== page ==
BRUSSELS (Reuters) - Euro zone economic sentiment sank to its lowest point in nearly three years in June, with industry in particular hit by global trade tensions, European Commission data showed on Thursday.
The data is likely to strengthen the hand of those at the European Central Bank who favor easing monetary policy again if inflation in the bloc fails to pick up.
The Commission said its main indicator of economic confidence dropped to 103.3 points in June from 105.2 a month earlier. The indicator is now at its lowest since August 2016.
June’s drop was bigger than expected and caps a half-year stretch in which sentiment has fallen every month except May, in another bleak sign of the health of the 19-country bloc’s economy, which is grappling with weak growth and low inflation.
The survey “is likely to strengthen ECB policymakers’ resolve to loosen monetary policy in the coming months,” said Jack Allen-Reynolds of consultancy Capital Economics.
ECB President Mario Draghi said last week the bank will ease policy again if inflation fails to accelerate, signaling one of the biggest policy reversals of his eight-year tenure.
But there was no consensus among rate-setters on possible new moves, sources told Reuters later.
In a sign that inflation may not go up any time soon, the Commission’s survey showed that selling price expectations were falling in industry and retail trade.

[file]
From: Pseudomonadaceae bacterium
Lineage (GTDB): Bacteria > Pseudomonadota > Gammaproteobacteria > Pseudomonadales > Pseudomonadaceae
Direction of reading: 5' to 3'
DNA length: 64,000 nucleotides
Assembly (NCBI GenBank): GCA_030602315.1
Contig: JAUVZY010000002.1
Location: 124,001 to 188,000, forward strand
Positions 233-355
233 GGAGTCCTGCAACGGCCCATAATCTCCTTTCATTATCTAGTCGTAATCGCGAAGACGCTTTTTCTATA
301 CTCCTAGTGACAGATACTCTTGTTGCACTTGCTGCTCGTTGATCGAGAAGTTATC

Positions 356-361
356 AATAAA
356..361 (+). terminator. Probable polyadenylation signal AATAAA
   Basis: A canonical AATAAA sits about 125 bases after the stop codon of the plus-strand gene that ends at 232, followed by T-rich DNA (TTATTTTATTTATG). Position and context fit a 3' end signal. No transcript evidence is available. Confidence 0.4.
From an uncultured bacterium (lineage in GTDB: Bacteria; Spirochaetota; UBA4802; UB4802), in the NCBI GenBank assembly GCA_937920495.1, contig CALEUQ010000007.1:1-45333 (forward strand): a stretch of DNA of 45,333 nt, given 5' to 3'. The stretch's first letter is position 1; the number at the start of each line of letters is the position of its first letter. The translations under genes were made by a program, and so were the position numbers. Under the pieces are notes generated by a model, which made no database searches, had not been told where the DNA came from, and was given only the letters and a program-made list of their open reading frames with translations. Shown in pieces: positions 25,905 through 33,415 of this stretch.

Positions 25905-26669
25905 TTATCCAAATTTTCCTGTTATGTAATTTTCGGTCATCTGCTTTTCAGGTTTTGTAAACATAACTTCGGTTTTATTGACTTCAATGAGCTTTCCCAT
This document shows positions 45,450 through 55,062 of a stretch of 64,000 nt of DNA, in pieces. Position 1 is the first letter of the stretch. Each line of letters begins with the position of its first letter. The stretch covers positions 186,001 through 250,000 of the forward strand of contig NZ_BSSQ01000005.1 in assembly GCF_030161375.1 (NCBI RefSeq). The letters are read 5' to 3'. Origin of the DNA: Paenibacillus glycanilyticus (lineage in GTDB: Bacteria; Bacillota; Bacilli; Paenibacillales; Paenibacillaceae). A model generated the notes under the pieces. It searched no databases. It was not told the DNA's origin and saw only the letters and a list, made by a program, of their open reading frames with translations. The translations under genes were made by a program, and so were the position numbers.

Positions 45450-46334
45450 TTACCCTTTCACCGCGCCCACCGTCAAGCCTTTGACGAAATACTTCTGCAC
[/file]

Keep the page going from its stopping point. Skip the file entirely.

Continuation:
“This adds to the bleak outlook for price growth in the coming months and without significant improvements in data in the coming month, the ECB stands ready to act,” said Bert Colijn, economist at the Dutch bank ING, adding the new figures gave Frankfurt a “further justification” for new policy action in July.
Inflation in the euro zone was at 1.2% in May, far from the 2.0% ECB target. Economists polled by Reuters forecast it will remain unchanged in June, for which first estimates will be released on Friday.
The largest fall in confidence was recorded in Germany, the biggest economy of the bloc.
Italy, the euro zone’s third-largest economic power, posted the second-biggest fall matched only by the Netherlands. Confidence dropped also in France and Spain.
Sentiment in the industry sector recorded its largest drop in about eight years, equaled only by a similar fall in April, the Commission said, as the export-driven sector suffers from global trade tensions.
Business managers were also pessimistic about the euro zone’s services sector, the largest in the bloc.
Consumer confidence went down as well, but did not affect sentiment in the retail trade sector, which instead rose.
In a separate release, the Commission said that its business climate indicator, which helps point to the phase of the business cycle, declined for a fourth straight month, to a level below what economists polled by Reuters had predicted.
Reporting by Francesco Guarascio @fraguarascio; editing by Foo Yun Chee and Hugh Lawson